The topic of me and children has been a sticky subject, even stickier as I started to approach 30.
Birthing and rearing children scares the ever-loving crap out of me.
Most people would think that I am a solid candidate for motherhood. I’ve got strong moral values, I’m loving and I have a job and can provide for the child.
Funny thing is, I don’t think so. Not so much the morals and the values, but the providing part.
I have a job, but honestly in these times, I’m just trying to hold it together. I’m having anxiety attacks thinking about how the heater on my car has officially konked out on me and that paying for it will attack the few extra dollars I would have had this pay period.
I’m fortunate that my car and I have the kind of relationship where it knows to start getting sick in time for the non-rent devoted pay check. (My blog “Riding Raggedy” addresses car repair woes and reckless behavior.)
A child, not so much.
I’m 30 and I can be reckless and trifling with my money and suffer the consequences of my choices by myself. (Those consequences result in what I call “The Week of Poverty.”)
With a child, that cannot happen.
I’m responsible to a certain extent, but that kind of pressure would probably make me unravel completely.
I know people who wouldn’t mind having more kids– two parent homes no less, and they’ve even said, “We just can’t afford it.”
Tax season is approaching and I know single people claiming nieces and nephews and godchildren to get a few extra bucks in their refund.
I floated my new tax break idea to my friends last week:
“People get tax credits for having kids, why don’t single people get tax credits for NOT having kids!”
I stick by that. By making the choice to not procreate we aren’t helping to contribute to the clogging of the school systems, health care system or any other services that kids tend to need.
Why won’t people reward me for being responsible with my reproductive system and wanting to be prepared to raise a citizen with good morals and common sense who contributes positively to society?
I’m scared of throw up and poo.
I don’t want to spend hundreds of dollars a month on diapers. I certainly don’t want to do cloth diapers.
I love sleep too much.
I love sleeping in.
Kid germs are real. The folks with kids bring them in the office and we all end up feeling like total crap by the end of the week.
I hate strollers, I hate them being in my way when I’m shopping.
I love uninterrupted shopping. It’s my therapy. Children would ruin Target for me.
Kids are expensive.
They ruin your clothes and furniture and carpet.
I get up 30 minutes prior to having to leave my house for work in the mornings. I don’t want to get up any earlier.
My mom tells me that she used to be the most selfish person in the world, and that it magically went away when my sister and I were born. All of a sudden her mission in life was us. She was 19 and 29 when she had us.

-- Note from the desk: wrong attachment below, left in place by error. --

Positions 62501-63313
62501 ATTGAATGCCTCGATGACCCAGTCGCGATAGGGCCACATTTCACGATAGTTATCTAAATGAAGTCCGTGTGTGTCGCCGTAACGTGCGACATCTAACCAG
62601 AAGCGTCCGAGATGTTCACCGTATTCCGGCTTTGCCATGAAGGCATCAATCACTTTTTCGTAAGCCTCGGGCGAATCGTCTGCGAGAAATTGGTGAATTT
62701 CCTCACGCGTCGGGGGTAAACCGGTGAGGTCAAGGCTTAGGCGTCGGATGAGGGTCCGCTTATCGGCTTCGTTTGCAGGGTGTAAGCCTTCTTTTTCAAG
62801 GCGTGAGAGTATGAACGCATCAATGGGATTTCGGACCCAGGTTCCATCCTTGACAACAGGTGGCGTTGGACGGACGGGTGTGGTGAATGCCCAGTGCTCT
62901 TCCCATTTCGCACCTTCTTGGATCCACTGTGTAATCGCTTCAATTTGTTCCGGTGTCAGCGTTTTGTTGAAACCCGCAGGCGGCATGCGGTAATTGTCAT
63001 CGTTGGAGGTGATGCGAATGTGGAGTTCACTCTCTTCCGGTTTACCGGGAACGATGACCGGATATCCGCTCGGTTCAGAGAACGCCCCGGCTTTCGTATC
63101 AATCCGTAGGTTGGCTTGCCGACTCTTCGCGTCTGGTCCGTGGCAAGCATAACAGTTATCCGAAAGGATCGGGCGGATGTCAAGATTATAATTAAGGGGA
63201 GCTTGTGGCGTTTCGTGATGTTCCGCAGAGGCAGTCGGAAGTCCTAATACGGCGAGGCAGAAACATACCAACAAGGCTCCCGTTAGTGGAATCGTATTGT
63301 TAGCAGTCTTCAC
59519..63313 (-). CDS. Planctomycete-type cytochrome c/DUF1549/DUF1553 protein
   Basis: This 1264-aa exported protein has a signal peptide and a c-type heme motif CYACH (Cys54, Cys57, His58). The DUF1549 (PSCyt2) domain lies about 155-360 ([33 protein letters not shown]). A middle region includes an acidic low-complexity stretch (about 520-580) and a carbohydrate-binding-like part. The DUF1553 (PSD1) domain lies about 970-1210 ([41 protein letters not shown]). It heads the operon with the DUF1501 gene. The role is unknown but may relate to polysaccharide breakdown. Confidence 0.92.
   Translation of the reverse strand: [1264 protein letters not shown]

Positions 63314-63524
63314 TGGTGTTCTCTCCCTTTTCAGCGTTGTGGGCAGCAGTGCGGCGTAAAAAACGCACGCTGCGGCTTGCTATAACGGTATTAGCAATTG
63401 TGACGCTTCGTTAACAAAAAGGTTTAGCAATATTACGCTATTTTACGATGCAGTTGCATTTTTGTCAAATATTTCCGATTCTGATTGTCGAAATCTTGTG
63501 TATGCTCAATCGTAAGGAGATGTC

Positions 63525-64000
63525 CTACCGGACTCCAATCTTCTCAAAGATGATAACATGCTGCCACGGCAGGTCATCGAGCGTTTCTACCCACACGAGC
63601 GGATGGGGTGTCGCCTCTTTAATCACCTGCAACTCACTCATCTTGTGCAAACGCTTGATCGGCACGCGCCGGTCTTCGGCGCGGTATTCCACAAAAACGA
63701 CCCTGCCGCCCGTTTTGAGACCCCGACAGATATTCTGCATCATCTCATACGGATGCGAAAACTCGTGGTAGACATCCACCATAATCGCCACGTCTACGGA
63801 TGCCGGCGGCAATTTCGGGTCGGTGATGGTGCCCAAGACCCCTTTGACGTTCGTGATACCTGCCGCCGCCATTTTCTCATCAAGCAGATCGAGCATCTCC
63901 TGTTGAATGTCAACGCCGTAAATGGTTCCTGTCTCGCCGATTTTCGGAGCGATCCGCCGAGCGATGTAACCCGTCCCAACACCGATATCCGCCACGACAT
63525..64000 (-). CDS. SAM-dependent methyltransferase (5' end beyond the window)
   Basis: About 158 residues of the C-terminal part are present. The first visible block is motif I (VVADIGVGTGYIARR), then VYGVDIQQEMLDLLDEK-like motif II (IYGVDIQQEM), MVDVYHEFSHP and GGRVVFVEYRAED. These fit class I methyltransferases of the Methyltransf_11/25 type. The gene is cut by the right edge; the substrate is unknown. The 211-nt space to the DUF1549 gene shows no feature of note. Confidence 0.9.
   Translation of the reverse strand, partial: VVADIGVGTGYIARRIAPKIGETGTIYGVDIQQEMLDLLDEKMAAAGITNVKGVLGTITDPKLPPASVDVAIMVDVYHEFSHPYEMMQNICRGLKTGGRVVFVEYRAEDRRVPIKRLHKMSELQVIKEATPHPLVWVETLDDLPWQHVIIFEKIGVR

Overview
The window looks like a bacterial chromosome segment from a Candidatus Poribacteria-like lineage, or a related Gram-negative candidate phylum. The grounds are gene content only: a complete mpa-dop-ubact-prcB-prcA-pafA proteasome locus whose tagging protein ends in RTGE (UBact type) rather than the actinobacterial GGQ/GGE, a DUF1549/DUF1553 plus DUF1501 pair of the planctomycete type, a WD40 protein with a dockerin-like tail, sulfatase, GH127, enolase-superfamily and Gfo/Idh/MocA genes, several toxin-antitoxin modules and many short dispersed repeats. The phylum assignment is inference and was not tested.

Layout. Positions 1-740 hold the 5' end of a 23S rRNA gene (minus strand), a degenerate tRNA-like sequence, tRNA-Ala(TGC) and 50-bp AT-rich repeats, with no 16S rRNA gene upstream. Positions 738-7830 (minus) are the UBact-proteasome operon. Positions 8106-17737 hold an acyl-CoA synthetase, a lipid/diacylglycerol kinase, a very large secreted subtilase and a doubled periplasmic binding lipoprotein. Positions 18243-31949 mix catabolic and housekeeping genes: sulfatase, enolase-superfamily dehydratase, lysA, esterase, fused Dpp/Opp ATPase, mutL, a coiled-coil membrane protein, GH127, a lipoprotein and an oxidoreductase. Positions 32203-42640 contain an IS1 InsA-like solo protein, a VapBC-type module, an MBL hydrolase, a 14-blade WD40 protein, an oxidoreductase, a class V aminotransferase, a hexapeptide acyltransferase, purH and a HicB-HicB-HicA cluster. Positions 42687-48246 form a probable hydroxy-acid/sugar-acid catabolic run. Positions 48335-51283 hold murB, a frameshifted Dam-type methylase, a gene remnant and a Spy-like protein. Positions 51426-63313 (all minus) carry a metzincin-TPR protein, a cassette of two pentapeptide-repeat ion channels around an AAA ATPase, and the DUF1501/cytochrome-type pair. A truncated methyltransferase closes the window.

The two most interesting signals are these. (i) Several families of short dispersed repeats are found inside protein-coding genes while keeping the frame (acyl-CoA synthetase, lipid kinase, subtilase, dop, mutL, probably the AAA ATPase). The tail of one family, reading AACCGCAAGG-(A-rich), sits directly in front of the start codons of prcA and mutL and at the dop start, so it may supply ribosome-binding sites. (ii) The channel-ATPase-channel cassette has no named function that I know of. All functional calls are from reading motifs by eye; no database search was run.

When she was my age, wow, she had a 10-year-old and a one-year-old. I can’t even imagine that life. Thankfully she had my dad too, who is the best dad in the whole world backing her up.
As for me, I just always wondered if I had a motherly instinct. I was never one of those girls at church who always wanted to hold people’s babies.
My sister made fun of me for how awkward I looked whenever I held my nephew when he was a baby or my reactions when he’d start to cry. I would just look crazy and say, “we are going to find your mommy and you’ll be just fine, kid. ”
I once was in a serious relationship with a guy who had a young son. He told me one of the things keeping our relationship from being perfect was the fact I didn’t actively seek a relationship with the child. I didn’t feel I had to. I was in college for crying out loud. He had a mother. And I just felt uncomfortable, and I didn’t want to discipline the child or not discipline the child, it was just too hard. I didn’t want to fake love for a child I had no real connection to just to please a man who was cheating on me anyway. No buddy, the relationship would have been perfect if you weren’t a cheater!
I look at friends who are single mothers and I believe there is a God who performs miracles everyday through these women.
They love their children, but they are tired. They need help, they need support. Thankfully the mothers I know, they have great friends and family to help them when and if their partners in procreation have dropped the ball, but I see it in their eyes. I hear it in their voices, it’s haaard work. If they could do things differently, they would.
I’m always crying broke and I have a pretty decent job, I’d have no money whatsoever to even handle the basics if I had a kid right now. Period.
I don’t like putting time limits on anything, and that’s part of the reason I even started this blog. But honestly, right now, I feel a few things.
I refuse to be a single mother. I just can’t do it and I won’t.
I want to be married and in a stable relationship with two incomes.
I don’t want to have children after the age of 36. It’s hard on your body, and I don’t want to be an “older” parent. I want to be around for my kids and when they have kids.
People with kids always say, you will never truly be prepared for kids. They come and you adjust.
I totally feel that, but I also know that even at 30 and where I am in life right now I’m just not ready still, and I think that’s honest and it’s ok.
So do my feelings make me selfish? I don’t think so. I think I’m realistic with who I am, my limits and it makes me a better citizen. On mother’s day, me and my non-mom single friends congratulate one another for not having kids yet and toast to birth control.
I am not gung-ho about having children anytime soon and I’ve accepted that it may just be quite alright if I don’t have any at all.
I include this caveat. Things change. I may totally feel differently in three years, or maybe even next year. But for right now, I have no room in my life to bring any babies on board.